PhilipsVR1500-USB2Live.avi
    JVC7611-USB2Live.avi
    RTV950-USB2Live.avi

    Enclosed also my test patterns as zip file, unzip the file and you can burn the DVD Folders (Video_TS/Audio_TS) e.g. with imgBurn on DVD to perform own tests.

    Capture TestFile DVD.zip

    Enclosed also the test patterns as mpg file in case someone wants to compare something.

    PALCapture Test File.mpg
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  15. Capturing Memories dellsam34's Avatar
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    What message I have deleted?
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  16. Member
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    the part where you ask where I got the screenshots from, because they must have been manipulated
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  17. Capturing Memories dellsam34's Avatar
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    In this thread? I really don't remember. Anyway as you can see from the link I posted capture devices do crop a little bit, which leads me to believe it's his capture device, anything is possible.
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    Originally Posted by dellsam34 View Post
    Anyway as you can see from the link I posted capture devices do crop a little bit, which leads me to believe it's his capture device, anything is possible.

    This is exactly where the mistake lies.

    I can confirm that the ATI600 does not cut anything, but very few people think that it happens in the playback device. A TBC or just the analog output can be responsible for this. An external device such as a TBC or DVD recorder can also be responsible.
    I think everyone should know what their own capture hardware can or cannot do and not draw the wrong conclusions.

    With the linked test it would be interesting to know if he has considered this.

    Why don't you do a test yourself with your Pinnacle 500 USB?
    Play the test patterns with a DVD player and see if the Pinnacle displays the full width of 720. If not, it is due to your player. The Pinnacle can record the full width of 720 without cutting anything off. If your player can do this, use your JVC 7600 as a passthrough device and see if it outputs the full width without black edges and finally check the whole thing with your Brighteye 75 and Snell & Wilcox units.
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  19. Here is what I am getting for a DVD recorder in passthrough:

    Original Picture = SMPTE colorbar 720x576. 7 bars ~103 pixels wide each, all with same width, burnt on DVD

    The DVD is then inserted into the DVD recorder Panasonic E55 and played back.

    The Oscillogram shows the Y (luma+sync wire) coming out of the S-Video port of the E55. The scanline duration of all the bars is 52us.
    The first bar (grey on the left) and the last bar (blue on the right) are sligtly cropped, means shorter than the center bars which have a duration of ~7.7us each: The grey bar is ~1us cropped, the blue bar is ~0.6us cropped.

    Hence the S-video out of the DVD recorder delivers a slightly cropped picture to the capture device.

    The dongle (GV USB2) captures the reduced width (as it gets it from the E55 S-video port) and pads it to 720 (53.333us)

    Image
    [Attachment 77207 - Click to enlarge]
    Last edited by Sharc; 23rd Feb 2024 at 07:26.
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  20. Captures & Restoration lollo's Avatar
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    Hence the S-video out of the DVD recorder delivers a slightly cropped picture to the capture device.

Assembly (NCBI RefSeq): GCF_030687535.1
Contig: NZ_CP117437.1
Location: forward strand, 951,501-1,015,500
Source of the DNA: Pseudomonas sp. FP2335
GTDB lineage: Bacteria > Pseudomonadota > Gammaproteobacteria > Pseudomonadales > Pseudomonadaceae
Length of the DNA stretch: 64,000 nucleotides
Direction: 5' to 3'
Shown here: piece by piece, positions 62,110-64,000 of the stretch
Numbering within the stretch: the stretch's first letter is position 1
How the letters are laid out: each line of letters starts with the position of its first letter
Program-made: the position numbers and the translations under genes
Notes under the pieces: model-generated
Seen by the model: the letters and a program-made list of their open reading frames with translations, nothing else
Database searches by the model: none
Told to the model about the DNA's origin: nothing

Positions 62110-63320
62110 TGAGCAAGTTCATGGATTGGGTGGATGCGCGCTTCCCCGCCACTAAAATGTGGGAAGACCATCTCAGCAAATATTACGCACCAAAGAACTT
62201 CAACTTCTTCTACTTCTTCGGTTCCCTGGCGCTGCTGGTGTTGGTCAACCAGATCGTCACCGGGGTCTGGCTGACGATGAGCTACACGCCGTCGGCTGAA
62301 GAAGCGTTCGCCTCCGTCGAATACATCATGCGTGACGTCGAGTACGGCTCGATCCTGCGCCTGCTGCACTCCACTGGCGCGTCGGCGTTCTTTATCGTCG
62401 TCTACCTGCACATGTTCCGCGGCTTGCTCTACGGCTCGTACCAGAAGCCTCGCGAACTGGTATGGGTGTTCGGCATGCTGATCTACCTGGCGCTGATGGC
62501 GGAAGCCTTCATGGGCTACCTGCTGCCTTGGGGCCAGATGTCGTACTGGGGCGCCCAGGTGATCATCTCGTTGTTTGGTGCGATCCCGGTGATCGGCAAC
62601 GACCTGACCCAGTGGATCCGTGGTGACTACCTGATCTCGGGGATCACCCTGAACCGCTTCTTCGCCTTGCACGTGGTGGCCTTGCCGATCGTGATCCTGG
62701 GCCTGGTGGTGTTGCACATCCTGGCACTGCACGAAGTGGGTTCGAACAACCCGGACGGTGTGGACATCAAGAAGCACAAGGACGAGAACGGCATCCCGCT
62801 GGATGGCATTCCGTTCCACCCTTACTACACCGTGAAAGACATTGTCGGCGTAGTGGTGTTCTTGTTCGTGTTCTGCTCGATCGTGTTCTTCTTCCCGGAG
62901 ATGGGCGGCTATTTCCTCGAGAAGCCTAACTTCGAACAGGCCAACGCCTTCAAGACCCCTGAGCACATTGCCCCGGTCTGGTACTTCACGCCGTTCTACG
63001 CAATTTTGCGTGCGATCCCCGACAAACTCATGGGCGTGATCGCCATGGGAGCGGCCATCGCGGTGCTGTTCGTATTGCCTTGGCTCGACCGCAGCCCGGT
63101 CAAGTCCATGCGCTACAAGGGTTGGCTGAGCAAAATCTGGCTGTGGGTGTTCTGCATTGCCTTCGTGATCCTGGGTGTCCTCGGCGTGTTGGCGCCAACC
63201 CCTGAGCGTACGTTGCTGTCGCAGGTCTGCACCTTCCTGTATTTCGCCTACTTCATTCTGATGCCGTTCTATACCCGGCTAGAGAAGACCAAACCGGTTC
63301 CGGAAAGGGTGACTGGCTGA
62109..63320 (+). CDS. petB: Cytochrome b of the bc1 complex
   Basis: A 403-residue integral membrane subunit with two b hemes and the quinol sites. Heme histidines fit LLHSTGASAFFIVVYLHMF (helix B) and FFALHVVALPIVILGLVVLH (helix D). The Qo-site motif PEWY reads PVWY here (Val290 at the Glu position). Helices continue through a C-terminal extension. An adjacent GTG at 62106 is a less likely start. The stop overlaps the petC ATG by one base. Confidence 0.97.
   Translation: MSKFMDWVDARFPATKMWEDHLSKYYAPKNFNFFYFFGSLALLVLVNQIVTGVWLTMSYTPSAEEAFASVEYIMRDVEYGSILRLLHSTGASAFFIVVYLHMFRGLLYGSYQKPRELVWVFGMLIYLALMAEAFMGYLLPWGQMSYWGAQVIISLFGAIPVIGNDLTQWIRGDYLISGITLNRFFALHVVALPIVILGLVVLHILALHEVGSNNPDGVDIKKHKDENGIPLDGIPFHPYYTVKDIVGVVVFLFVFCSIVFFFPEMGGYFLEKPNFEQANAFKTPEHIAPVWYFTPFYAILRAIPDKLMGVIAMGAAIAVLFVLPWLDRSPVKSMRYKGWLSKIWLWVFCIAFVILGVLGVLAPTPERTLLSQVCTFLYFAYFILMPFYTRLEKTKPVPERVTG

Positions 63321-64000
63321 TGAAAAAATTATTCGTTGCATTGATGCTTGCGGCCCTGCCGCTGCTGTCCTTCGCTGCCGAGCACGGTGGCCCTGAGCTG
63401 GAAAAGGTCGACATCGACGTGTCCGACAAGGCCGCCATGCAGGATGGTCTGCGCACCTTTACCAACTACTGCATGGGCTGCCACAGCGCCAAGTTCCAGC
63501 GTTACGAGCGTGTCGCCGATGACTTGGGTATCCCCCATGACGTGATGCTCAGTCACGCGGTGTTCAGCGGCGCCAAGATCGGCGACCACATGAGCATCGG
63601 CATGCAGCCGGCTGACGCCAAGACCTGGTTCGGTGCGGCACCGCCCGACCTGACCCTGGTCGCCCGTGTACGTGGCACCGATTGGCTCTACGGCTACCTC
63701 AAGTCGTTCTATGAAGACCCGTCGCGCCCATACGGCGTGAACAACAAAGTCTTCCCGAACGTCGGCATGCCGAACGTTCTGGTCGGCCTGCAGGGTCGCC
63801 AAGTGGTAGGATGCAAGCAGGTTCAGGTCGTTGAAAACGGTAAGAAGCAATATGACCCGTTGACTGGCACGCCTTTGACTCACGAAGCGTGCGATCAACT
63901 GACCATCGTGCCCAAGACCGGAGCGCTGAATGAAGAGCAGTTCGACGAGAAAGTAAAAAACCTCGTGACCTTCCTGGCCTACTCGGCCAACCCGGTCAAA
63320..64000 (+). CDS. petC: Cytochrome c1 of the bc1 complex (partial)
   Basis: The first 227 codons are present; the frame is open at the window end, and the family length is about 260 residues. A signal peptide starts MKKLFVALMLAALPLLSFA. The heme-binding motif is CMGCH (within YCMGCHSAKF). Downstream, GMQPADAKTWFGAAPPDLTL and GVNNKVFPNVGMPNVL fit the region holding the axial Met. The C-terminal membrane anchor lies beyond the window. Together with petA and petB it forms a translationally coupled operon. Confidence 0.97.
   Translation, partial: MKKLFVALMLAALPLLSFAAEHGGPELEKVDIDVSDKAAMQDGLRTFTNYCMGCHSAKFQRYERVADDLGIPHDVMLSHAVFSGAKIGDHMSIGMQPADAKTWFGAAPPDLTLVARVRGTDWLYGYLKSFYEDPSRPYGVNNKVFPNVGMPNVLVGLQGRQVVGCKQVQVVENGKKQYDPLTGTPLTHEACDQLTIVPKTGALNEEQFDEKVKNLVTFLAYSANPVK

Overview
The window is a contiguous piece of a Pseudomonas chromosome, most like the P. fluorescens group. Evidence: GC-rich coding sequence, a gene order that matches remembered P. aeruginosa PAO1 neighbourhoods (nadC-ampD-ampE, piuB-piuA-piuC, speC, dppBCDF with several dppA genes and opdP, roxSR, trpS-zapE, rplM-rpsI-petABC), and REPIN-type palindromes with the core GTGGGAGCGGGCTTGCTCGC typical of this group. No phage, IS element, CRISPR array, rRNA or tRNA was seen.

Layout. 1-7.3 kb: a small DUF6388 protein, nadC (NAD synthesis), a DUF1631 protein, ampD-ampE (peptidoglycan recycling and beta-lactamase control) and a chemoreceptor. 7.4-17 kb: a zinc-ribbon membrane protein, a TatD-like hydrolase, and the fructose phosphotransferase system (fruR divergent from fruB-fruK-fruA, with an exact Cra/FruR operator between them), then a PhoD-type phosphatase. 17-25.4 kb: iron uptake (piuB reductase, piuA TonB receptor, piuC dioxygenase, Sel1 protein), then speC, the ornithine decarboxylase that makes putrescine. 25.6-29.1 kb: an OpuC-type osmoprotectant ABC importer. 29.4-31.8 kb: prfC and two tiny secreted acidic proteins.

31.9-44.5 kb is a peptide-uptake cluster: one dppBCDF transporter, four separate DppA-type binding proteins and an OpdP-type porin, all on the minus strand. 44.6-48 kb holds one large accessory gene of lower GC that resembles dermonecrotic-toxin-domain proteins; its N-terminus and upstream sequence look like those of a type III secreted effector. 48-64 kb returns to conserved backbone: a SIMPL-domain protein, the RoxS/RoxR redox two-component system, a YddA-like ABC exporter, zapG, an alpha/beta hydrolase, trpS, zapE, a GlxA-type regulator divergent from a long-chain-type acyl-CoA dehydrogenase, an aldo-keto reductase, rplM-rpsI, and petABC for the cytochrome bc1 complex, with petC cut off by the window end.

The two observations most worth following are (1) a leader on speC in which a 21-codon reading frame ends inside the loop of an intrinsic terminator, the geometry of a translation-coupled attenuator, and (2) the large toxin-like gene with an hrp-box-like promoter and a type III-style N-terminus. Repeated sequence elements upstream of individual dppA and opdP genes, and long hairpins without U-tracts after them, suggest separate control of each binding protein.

Clear with your experiment, thanks!
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    The result of the Panasonic DVD recorder does not surprise me.

    All Panasonics that I have tested output a width of 704 + black borders via the Y/C output.
    Regardless of whether the DVD recorder works internally with 704x576 or 720x576.
    With the Panasonic recorders that work internally with 720x576, however, you can capture the full width of 720 via the HDMI output without black borders.

    A general statement that DVD recorders only deliver a width of 704+black borders via the Y/C output should not be derived from this.

    Here is a small selection of what various devices reproduce via the Y/C output.

    Image
    [Attachment 77208 - Click to enlarge]

    Image
    [Attachment 77209 - Click to enlarge]

    Image
    [Attachment 77210 - Click to enlarge]


    No one should jump to conclusions without knowing what the used devices can and cannot do.
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  22. Member Skiller's Avatar
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    Originally Posted by Sharc View Post
    Hence the S-video out of the DVD recorder delivers a slightly cropped picture to the capture device.
    Indeed, but with a recording made in the analog days, there isn't anything there that would be lost by this. Unless the picture is off center, which is actually one of the main reasons the ITU standard settled for the longer 53.333 s window it includes some of the front and back porch of the analog video signal, rather than just the active picture area. This allows for some headroom.

    As demonstrated by Bogilein, it is only with some DVD-players (and some DV camcorders) that we can even output such a digital-originated frame whose headroom isn't black to an analog video signal (and being slightly off-standard with it). Many DACs simply blank these areas when converting the digital 720 px frame to analog.
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  23. More (or similar) important IMO than a few pixel cropping is that all your examples came with the correct Rec.601 Sampling Aspect Ratio (approximated by 12/11) for sampled 4:3 PAL video signals, independent of the DVD recorder model.
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  24. Member Skiller's Avatar
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    Yes, this is because the ITU standard (more precisely: sampling rate) is respected by all devices Bogilein used for conversion from digital to analog and then analog to digital. I would not have expected anything else. In fact I have never ever seen it happening otherwise (ignoring user error when capturing with certain hardware).